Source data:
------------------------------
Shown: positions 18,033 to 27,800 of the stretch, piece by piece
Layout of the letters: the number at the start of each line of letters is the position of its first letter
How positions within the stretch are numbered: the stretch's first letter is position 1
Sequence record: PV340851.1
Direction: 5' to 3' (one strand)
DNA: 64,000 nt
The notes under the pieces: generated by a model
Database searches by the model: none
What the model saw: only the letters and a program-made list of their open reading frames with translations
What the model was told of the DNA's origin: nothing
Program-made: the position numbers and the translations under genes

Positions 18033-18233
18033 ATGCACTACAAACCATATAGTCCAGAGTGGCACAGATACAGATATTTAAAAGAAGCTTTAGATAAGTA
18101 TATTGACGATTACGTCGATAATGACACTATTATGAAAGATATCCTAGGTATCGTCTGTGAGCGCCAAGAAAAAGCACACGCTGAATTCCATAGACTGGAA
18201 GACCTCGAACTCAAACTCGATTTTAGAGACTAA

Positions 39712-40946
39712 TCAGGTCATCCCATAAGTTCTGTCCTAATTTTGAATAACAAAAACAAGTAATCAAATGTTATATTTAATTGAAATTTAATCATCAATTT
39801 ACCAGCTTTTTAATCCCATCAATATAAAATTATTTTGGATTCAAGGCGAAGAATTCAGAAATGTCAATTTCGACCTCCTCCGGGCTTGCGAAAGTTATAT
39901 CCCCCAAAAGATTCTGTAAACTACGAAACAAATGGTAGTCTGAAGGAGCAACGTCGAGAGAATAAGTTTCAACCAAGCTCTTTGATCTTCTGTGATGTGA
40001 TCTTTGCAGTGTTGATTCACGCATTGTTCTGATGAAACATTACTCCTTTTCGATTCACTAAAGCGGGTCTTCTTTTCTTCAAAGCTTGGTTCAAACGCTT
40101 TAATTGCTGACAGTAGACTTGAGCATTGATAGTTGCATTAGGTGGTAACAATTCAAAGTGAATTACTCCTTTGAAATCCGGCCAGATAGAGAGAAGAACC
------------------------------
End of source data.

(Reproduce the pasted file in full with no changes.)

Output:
Shown: positions 18,033 to 27,800 of the stretch, piece by piece
Layout of the letters: the number at the start of each line of letters is the position of its first letter
How positions within the stretch are numbered: the stretch's first letter is position 1
Sequence record: PV340851.1
Direction: 5' to 3' (one strand)
DNA: 64,000 nt
The notes under the pieces: generated by a model
Database searches by the model: none
What the model saw: only the letters and a program-made list of their open reading frames with translations
What the model was told of the DNA's origin: nothing
Program-made: the position numbers and the translations under genes

Positions 18033-18233
18033 ATGCACTACAAACCATATAGTCCAGAGTGGCACAGATACAGATATTTAAAAGAAGCTTTAGATAAGTA
18101 TATTGACGATTACGTCGATAATGACACTATTATGAAAGATATCCTAGGTATCGTCTGTGAGCGCCAAGAAAAAGCACACGCTGAATTCCATAGACTGGAA
18201 GACCTCGAACTCAAACTCGATTTTAGAGACTAA

Positions 39712-40946
39712 TCAGGTCATCCCATAAGTTCTGTCCTAATTTTGAATAACAAAAACAAGTAATCAAATGTTATATTTAATTGAAATTTAATCATCAATTT
39801 ACCAGCTTTTTAATCCCATCAATATAAAATTATTTTGGATTCAAGGCGAAGAATTCAGAAATGTCAATTTCGACCTCCTCCGGGCTTGCGAAAGTTATAT
39901 CCCCCAAAAGATTCTGTAAACTACGAAACAAATGGTAGTCTGAAGGAGCAACGTCGAGAGAATAAGTTTCAACCAAGCTCTTTGATCTTCTGTGATGTGA
40001 TCTTTGCAGTGTTGATTCACGCATTGTTCTGATGAAACATTACTCCTTTTCGATTCACTAAAGCGGGTCTTCTTTTCTTCAAAGCTTGGTTCAAACGCTT
40101 TAATTGCTGACAGTAGACTTGAGCATTGATAGTTGCATTAGGTGGTAACAATTCAAAGTGAATTACTCCTTTGAAATCCGGCCAGATAGAGAGAAGAACC